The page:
- Hometown Food, a new Chicago company of Brynwood Partners, completed its acquisition of a portfolio of brands from J.M. Smucker for $375 million this week, the private equity firm said in a statement. The deal was first announced in July.
- The portfolio of brands includes all Pillsbury shelf-stable baking and dessert products and the use of the iconic Pillsbury Doughboy, as well as Funfetti, Hungry Jack, White Lily, Jim Dandy and Martha White brands.
- Shortly after the acquisition closed, Hometown Food announced Daniel Butler, a longtime Kraft Foods executive and former Wilton Brands executive, as its new CEO. The company, which plans to employ about 50 people in Chicago, also hired three other senior leaders with experience in the food space.
Hometown Food wants to do what Smucker couldn’t — but it won’t be easy.
It has been a rough year for Smucker with Pillsbury and other brands in its portfolio. Smucker's fourth quarter earnings missed Wall Street expectations, with sales falling to $1.781 billion from $1.784 billion a year earlier. The Ohio company attributed the lackluster results to weak demand for its peanut butter, baking products and oils. In March, Smucker announced it was considering selling its stagnant baking brands. These brands represented 5% of the company's revenue in 2017, down from 10% in 2014.
Snapping up brands discarded by a large company like Smucker can be risky, signifying that they are outdated, too expensive to refresh or fall short of the growth that big businesses are looking for. That could be why Brynwood is bringing in an experienced group of veterans to lead Hometown Food.
Butler’s experience at a CPG firm like Kraft Foods, coupled with his leadership overseeing similar products as CEO of Wilton Brands, a company that sells cake decorating and baking products, could help by allowing him to use his industry knowledge to immediately immerse himself in running Hometown Food and growing these iconic but unloved brands. The company continued with this hiring trend by adding three more senior food executives to run the small company.
Tim Young, who worked at Oak Brook-based TreeHouse Foods, will serve as chief financial officer; David Meltzer, formerly with Richelieu Foods, a private-label pizza and salad dressing manufacturer, will join the company as executive vice president of sales; and Dan Anglemyer, a Kraft and Mondelez veteran, will start as chief marketing officer. Each of these individuals bring experience that could benefit Hometown Food. It is essential for a new company to have staff with experience in the challenging food and beverage space that know how to navigate the marketplace, keep up with competitors and handle ever-changing consumer tastes.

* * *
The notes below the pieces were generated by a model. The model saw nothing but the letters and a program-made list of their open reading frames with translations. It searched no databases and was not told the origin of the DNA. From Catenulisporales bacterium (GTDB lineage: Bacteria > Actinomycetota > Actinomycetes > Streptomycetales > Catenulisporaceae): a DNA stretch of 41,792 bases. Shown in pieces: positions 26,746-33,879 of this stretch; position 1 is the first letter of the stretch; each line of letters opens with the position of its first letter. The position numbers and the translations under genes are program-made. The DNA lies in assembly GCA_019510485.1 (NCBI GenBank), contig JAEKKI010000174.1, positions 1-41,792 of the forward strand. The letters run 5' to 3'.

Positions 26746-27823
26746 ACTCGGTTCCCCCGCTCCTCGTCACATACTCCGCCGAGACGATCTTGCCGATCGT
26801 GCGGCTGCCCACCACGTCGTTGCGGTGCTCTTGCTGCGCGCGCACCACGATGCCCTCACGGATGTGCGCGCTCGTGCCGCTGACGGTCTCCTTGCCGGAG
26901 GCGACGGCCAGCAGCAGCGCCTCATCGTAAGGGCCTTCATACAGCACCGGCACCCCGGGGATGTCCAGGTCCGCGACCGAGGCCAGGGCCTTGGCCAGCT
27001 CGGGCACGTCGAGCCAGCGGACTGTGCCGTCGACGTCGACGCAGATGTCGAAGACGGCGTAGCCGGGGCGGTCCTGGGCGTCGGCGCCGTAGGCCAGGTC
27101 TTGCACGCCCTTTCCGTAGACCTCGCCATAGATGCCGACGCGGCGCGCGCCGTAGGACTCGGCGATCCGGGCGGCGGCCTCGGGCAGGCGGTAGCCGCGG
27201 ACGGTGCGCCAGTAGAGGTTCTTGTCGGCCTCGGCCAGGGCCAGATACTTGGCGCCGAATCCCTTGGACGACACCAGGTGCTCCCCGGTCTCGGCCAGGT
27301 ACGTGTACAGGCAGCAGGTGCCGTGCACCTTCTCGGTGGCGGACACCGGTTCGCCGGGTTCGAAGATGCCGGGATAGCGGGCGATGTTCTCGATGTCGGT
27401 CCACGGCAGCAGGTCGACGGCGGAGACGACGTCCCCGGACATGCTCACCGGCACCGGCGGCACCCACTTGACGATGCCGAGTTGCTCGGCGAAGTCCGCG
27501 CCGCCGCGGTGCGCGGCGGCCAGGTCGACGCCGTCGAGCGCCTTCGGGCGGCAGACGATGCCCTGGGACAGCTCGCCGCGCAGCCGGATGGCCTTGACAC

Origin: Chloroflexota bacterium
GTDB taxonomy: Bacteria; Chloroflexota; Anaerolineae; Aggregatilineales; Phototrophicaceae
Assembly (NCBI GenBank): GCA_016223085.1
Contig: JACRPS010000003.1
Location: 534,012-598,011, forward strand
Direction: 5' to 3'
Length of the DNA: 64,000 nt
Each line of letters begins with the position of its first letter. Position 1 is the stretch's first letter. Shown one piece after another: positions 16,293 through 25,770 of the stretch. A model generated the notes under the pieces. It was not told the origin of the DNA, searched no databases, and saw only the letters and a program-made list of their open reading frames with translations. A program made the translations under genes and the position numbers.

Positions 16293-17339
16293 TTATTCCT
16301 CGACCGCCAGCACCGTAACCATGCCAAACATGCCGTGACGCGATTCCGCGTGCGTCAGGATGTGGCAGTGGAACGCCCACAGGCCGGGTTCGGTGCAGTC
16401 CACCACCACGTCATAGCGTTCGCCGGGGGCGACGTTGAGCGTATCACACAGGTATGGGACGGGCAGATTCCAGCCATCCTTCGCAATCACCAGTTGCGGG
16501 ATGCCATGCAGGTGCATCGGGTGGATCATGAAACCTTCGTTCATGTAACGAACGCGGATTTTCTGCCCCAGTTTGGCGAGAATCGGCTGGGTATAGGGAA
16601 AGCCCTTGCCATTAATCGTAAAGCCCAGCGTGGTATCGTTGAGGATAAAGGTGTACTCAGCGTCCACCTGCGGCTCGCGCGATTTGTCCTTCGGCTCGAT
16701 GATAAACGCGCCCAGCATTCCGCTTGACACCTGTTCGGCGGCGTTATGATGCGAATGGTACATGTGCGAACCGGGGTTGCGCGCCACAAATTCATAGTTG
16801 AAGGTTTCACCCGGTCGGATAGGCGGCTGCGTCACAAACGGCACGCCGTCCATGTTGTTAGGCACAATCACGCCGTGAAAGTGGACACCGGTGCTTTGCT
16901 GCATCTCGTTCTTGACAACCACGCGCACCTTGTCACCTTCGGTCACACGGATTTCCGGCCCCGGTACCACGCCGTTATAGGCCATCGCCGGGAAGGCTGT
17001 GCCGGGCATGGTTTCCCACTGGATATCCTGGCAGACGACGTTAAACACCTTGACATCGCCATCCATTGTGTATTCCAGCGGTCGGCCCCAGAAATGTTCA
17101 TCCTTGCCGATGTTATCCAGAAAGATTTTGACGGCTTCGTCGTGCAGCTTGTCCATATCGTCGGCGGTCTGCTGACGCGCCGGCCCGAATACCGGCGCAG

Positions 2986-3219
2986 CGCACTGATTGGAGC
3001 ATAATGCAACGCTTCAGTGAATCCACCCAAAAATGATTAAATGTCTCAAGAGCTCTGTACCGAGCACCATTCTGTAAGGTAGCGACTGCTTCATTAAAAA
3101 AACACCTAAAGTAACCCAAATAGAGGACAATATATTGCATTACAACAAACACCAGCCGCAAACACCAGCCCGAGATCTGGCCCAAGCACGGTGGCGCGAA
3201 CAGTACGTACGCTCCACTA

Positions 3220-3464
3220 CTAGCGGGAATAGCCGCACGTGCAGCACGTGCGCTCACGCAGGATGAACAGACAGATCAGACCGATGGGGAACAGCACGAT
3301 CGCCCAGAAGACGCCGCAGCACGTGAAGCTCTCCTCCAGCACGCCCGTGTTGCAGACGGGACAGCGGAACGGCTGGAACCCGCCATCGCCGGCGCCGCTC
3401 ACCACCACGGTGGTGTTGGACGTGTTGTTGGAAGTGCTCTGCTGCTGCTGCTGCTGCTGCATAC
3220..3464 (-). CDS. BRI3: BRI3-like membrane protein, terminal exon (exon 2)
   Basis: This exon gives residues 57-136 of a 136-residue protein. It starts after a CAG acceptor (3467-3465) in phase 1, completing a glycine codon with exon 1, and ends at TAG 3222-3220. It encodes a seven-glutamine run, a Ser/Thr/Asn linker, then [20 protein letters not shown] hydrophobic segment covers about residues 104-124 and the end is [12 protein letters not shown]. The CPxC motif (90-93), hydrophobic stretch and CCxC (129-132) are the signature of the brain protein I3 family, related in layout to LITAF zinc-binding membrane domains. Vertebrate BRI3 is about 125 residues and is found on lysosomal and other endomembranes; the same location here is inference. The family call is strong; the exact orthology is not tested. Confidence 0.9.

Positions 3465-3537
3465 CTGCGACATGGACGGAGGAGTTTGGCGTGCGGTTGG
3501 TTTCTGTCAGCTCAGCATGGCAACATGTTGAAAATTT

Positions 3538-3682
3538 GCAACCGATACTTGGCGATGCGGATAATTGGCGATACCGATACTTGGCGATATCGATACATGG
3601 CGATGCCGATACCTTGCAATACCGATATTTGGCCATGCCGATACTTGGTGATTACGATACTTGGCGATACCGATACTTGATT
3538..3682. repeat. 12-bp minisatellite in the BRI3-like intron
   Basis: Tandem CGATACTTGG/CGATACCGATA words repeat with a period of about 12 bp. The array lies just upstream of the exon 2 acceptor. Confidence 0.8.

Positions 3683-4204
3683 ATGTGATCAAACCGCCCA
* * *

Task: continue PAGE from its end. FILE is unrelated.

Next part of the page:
Brynwood and these executives have the opportunity to operate this business privately and quietly build the company, an advantage the publicly traded Smucker did not have. Before this acquisition, Brynwood had invested in Sunny Delight and Balance Bar so it may already has some knowledge and insight about what it takes to operate a food and beverage product.
It may consider taking a page from B&G Foods, an acquisition-hungry company that regularly takes discarded brands like Green Giant, a maker of canned and frozen vegetables purchased from General Mills in 2015, and reinvigorates them. B&G added 25 frozen vegetable SKUs in 2016, including riced veggies, veggie tots, mashed cauliflower and roasted vegetables. This year, Green Giant added veggie spirals, an alternative to pasta.
It's apparent that Byrnwood is looking to expand its reach in the food and beverage space. Henk Hartong III, chairman and CEO of Brynwood Partners, told Food Business Network that “we have done so successfully in past portfolio company investments, we will aggressively seek to identify and make add-on acquisitions where they fit our strategy.”
Although it will likely be a difficult feat, Brynwood has given itself the tools it needs to revitalize these brands and justify its investment. But now comes the hard part, navigating the ever-changing food space and hoping that it can avoid having to ditch Pillsbury, Martha White and other brands like Smucker did.